It is 16 metres wide, five metres tall and weighs over 700 tonnes. The sand is from Jesolo, an Italian seaside town near Venice.
The Nativity scene will stay at St Peter’s Basilica until 13 January 2019, which marks the feast of the Baptism of Jesus.
Behind the Nativity is a 23-metre-tall Christmas tree donated by the Italian Diocese of Concordia-Pordenone.
At a meeting that Pope Francis held with delegations from the northern Italian regions of Veneto and Friuli-Venezia Giulia, responsible for the 2018 Vatican Christmas tree and Nativity scene, the Pope said the Nativity scene and Christmas tree are visible signs that “help us to contemplate the mystery of God, who was made man in order to be close to us.”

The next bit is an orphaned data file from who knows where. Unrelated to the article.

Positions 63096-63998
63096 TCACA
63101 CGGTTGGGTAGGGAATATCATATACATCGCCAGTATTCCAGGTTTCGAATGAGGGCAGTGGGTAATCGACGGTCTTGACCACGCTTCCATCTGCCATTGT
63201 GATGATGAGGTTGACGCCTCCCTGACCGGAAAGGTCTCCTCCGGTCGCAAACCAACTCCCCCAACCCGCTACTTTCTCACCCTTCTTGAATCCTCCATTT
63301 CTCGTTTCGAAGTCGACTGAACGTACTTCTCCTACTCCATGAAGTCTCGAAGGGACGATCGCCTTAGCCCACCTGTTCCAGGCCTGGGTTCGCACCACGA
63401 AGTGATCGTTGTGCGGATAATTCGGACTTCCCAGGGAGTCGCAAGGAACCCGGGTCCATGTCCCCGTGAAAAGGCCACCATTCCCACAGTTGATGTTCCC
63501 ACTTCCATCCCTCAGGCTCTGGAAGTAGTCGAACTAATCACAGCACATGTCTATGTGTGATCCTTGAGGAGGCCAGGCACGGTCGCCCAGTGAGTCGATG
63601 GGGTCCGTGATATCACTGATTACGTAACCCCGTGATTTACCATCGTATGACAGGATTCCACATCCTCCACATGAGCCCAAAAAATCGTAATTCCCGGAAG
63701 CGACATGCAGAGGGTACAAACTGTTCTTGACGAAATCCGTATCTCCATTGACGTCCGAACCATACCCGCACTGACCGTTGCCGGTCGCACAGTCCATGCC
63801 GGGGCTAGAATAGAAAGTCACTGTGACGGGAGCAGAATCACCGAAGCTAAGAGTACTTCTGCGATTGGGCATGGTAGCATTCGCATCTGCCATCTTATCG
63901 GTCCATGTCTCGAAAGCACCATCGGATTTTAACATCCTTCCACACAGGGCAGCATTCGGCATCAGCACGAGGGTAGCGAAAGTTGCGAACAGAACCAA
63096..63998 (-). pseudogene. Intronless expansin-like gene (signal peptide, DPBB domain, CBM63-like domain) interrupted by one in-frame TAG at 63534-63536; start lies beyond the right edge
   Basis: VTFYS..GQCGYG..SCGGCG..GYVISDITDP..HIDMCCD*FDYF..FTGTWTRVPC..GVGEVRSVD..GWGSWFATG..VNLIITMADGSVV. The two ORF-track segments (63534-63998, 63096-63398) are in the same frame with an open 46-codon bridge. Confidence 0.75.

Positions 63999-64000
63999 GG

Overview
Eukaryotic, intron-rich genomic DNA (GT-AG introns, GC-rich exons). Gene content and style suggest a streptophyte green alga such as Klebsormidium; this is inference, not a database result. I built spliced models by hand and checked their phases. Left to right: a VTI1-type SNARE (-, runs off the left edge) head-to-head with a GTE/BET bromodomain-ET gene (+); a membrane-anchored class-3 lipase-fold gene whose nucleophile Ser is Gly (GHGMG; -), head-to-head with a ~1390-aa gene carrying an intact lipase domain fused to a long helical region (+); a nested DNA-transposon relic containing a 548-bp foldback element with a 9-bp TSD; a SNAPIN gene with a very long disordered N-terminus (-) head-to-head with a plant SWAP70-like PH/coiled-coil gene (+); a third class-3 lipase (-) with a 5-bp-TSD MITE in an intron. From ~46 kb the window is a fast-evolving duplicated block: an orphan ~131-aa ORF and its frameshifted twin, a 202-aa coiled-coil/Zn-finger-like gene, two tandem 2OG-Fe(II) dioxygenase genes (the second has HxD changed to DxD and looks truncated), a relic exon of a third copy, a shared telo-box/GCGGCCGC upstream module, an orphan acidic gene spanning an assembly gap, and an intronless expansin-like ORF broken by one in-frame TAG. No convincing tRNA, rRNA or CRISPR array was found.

Pope Francis also reflected on the unique composition of the Nativity scene. Sand, he said, is a poor material that “recalls the simplicity, the littleness and frailty with which God show himself through the birth of Jesus in the precariousness of Bethlehem.”
"The child Jesus, Son of God and our Saviour, whom we lay in the manger, is holy in poverty, littleness, simplicity and humility," the Pope said.
"By contemplating the God-child who emanates light in the humility of the manger, we, too, can become witnesses of humility, tenderness and goodness."
Photo: CNS Photo/Paul Haring